By David Siders
Published: Wednesday, Jul. 7, 2010 – 12:00 am | Page 3A
Last Modified: Wednesday, Jul. 7, 2010 – 6:35 am
Republican gubernatorial candidate Meg Whitman’s recent ads attacking Jerry Brown appear to have resonated with likely voters, as the Democratic nominee’s popularity is sliding, according to a new Field Poll.
The poll shows Brown leading Whitman 44 percent to 43 percent, a statistically insignificant difference.
Whitman trailed Brown by 21 percentage points in an October Field Poll, before closing on him in January and overtaking him in March. But Whitman’s three-point advantage that month was erased in the final stages of a bruising GOP primary.
But 40 percent of voters now rate Brown negatively, nearly equal to the 42 percent with positive views. Brown’s favorability rating plummeted from last year, when twice as many voters viewed him positively as did negatively.
“For Whitman, the success here is that the campaign seems to be working, in the sense that now as many voters view Brown negatively as do positively,” poll director Mark DiCamillo said.
Brown’s rating is only slightly better than Whitman’s: 42 percent of likely voters rated her negatively and 40 percent positively, according to the poll.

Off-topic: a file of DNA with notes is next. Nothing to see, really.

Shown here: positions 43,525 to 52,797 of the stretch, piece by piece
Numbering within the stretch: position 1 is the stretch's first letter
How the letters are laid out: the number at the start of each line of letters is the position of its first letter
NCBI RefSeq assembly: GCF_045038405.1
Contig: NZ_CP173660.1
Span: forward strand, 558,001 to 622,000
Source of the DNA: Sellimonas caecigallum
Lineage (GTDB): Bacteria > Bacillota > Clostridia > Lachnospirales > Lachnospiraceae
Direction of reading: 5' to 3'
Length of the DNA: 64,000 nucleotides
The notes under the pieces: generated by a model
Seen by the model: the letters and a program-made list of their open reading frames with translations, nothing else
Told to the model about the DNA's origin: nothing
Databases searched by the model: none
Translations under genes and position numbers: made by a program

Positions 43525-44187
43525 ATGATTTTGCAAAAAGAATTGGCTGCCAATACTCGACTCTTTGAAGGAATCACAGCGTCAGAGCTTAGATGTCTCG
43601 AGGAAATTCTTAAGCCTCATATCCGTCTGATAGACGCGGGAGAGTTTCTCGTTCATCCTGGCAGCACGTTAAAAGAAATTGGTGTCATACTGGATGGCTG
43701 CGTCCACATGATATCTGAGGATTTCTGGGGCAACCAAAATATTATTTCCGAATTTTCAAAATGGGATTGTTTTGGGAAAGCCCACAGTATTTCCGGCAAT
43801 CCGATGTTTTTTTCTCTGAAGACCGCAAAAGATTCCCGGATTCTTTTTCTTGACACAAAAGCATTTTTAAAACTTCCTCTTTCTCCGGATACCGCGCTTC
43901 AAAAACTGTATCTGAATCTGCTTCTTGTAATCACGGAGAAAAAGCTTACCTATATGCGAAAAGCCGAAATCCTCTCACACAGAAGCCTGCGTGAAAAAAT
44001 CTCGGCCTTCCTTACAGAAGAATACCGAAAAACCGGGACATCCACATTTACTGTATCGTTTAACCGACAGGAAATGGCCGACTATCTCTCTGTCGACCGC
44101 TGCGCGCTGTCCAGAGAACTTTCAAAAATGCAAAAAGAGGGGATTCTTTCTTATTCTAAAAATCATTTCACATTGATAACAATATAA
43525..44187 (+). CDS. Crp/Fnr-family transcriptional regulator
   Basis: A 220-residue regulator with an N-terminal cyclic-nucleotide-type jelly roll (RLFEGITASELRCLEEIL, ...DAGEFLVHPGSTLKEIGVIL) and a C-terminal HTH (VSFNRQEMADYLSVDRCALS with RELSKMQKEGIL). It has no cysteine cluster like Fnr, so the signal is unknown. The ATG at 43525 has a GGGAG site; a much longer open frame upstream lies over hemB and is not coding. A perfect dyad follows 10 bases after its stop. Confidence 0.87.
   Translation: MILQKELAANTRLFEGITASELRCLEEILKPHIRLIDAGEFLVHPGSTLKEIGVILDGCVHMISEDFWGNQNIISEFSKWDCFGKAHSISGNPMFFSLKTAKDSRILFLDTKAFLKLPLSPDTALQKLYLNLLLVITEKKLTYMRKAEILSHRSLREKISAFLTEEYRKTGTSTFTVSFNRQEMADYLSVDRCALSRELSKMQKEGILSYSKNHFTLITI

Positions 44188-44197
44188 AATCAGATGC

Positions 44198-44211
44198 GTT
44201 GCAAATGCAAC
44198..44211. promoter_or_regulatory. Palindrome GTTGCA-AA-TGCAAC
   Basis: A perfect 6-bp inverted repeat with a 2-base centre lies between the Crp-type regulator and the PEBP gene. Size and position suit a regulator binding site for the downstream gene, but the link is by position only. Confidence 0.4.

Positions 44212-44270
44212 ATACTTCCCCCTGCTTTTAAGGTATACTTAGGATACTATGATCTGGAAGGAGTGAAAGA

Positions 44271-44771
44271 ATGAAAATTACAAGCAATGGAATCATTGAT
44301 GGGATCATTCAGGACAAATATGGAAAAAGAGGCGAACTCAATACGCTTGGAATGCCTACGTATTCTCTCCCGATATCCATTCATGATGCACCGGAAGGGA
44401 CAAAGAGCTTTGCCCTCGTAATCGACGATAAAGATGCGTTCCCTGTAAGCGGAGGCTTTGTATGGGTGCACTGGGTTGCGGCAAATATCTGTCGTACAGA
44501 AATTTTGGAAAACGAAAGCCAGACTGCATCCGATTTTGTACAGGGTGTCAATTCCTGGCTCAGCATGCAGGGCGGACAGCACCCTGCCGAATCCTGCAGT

While Brown faced no serious opposition in the Democratic primary, Whitman faced a deluge of advertising by GOP rival Steve Poizner.
DiCamillo said, “That served Brown’s purposes quite well. It brought Whitman’s image into negative territory and pretty much did the bidding of the Democrats.”
Brown spokesman Sterling Clifford disputed that Brown’s declining favorability rating is significant. He said Whitman has spent millions of dollars attacking Brown and that “for her trouble she’s barely moved the numbers.”
Whitman spokesman Tucker Bounds said Whitman has been attacked by Brown and his allies, too, and that it is positive for Whitman “to be in a dead heat in a state controlled by Democrats.”
As is typical, partisanship is a significant factor in the election, with Democrats largely supporting Brown and Republicans largely supporting Whitman, according to the poll. Among voters unaffiliated with either of the two big parties – including independent voters, a key group composing about a fifth of the electorate – Whitman led Brown 42 percent to 39 percent, according to the poll.
Brown is supported by 50 percent of likely Latino voters, an 11-point advantage over Whitman, according to the poll. Still, Whitman’s 39 percent is greater than the third of Latino voters experts believe she must win over if she is to defeat Brown.
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